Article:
Vancouver marked a transition for Good away from explicitly political music toward personal songs with cryptic lyrics. 2011’s Lights of Endangered Species(produced again by Warne Livesey) more or less completed that transition, though elements of his political bent would subtly emerge on subsequent releases. Lights was also an immense musical departure for Good, eschewing the verse-chorus-verse format almost entirely to make his most radio-unfriendly album yet. Instead of a typical rock sound, the album is filled with lush piano, string, woodwind, and horn arrangements. “How It Goes,” a ballad about Good’s frustrations with his life in the music industry, is the perfect showcase for Good’s new style.
Elsewhere on the album, Good’s jazz influences become apparent. “Zero Orchestra” is his first (and thus far only) attempt at a big-band number:
Free from the shackles of typical song structures, Good flirted a bit with neo-prog and post-rock, somewhat like he did on Avalanche, but this time, he felt free to launch into lengthy musical interludes, sometimes going minutes without singing a word. “Shallow’s Low” and “Non Populus” are excellent examples of this.
Good didn’t stick with orchestral instrumentation for long. For 2013’s Arrows of Desire, he returned to traditional rock instrumentation and released his tightest collection of songs since 2004’s White Light Rock & Roll Review. He opted to self-produce the record, and he drew inspiration from the rock bands he listened to growing up, like The Pixies and Afghan Whigs. Lead single “Had It Coming,” with its catchy chorus, spoken verses, and upbeat tempo, served as a strong contrast to Good’s previous album.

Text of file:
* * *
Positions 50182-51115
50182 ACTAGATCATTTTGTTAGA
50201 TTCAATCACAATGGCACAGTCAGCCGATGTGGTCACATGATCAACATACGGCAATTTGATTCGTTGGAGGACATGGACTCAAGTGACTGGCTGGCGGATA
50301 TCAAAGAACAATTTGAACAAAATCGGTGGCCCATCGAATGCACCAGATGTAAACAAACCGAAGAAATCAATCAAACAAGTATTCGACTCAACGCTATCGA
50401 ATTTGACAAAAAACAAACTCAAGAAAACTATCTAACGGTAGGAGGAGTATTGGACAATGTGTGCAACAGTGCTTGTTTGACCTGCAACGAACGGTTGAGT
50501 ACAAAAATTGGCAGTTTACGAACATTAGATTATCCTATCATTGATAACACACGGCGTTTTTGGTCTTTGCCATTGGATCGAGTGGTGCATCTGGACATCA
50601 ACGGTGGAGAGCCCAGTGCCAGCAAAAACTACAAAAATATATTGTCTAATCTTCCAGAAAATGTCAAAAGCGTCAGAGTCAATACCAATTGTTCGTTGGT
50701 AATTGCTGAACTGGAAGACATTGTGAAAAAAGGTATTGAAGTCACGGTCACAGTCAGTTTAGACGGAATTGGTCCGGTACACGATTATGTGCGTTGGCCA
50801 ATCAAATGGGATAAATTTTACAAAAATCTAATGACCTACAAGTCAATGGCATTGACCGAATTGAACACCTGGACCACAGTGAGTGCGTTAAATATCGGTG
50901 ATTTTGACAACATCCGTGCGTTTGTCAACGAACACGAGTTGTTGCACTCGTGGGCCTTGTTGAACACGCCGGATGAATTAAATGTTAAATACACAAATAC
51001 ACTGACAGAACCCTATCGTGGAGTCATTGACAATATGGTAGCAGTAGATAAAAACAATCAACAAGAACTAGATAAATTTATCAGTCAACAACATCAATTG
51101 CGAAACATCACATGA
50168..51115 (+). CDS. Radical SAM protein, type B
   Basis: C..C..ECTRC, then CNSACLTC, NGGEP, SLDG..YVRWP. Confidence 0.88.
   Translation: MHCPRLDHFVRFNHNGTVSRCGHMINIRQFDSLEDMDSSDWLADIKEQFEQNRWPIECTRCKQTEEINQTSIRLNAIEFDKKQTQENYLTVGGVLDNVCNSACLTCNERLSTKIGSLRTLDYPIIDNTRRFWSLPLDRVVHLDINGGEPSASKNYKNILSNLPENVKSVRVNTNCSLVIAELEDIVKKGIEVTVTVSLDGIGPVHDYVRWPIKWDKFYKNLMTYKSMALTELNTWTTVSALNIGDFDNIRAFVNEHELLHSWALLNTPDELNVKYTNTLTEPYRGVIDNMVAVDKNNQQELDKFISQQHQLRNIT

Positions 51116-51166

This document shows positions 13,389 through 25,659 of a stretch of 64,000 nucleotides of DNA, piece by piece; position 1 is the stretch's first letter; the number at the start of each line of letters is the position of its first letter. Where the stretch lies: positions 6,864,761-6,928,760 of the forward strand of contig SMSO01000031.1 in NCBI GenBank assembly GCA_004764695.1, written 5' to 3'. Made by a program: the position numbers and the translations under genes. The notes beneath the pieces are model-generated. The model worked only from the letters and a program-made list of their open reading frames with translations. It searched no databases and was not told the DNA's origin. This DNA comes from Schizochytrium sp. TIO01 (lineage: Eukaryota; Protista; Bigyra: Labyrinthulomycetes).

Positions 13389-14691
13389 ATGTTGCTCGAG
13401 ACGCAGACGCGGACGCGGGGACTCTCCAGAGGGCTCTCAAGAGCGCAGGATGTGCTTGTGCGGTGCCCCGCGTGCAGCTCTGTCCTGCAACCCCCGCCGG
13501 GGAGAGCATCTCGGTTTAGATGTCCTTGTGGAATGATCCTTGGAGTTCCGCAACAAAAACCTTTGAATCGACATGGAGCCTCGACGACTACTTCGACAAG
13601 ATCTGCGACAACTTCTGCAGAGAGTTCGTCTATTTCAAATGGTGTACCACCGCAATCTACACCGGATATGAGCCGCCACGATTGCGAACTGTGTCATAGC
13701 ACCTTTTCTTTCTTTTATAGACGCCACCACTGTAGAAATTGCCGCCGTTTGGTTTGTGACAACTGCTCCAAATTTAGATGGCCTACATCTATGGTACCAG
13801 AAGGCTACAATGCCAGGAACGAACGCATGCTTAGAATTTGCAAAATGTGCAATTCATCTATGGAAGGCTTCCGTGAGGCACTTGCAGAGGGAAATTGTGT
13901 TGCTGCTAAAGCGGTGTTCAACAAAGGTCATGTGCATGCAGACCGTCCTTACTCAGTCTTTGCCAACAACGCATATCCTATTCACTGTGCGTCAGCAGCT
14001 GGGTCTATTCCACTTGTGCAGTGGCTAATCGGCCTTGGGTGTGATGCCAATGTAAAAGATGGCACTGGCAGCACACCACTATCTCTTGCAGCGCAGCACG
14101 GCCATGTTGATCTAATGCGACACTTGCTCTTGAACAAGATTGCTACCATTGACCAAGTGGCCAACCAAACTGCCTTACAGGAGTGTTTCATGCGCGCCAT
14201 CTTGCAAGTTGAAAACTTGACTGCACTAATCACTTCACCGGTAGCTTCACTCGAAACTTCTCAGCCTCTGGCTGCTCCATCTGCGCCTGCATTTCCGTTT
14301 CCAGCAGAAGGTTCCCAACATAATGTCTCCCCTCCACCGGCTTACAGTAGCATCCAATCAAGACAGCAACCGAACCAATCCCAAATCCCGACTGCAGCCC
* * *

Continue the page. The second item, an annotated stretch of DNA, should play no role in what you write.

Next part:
Arrows is for the most part a traditional alt-rock album. But Good does take the time to experiment a bit, like on the industrial-tinged “Garden of Knives.”
Good stuck with traditional rock instrumentation for his most recent release, 2015’s Chaotic Neutral (produced again by Warne Livesey), but this time he opted for more of an adult alternative sound with greater emphasis on piano. This is exemplified by “Harridan,” whose lengthy outro calls to mind his work on Lights.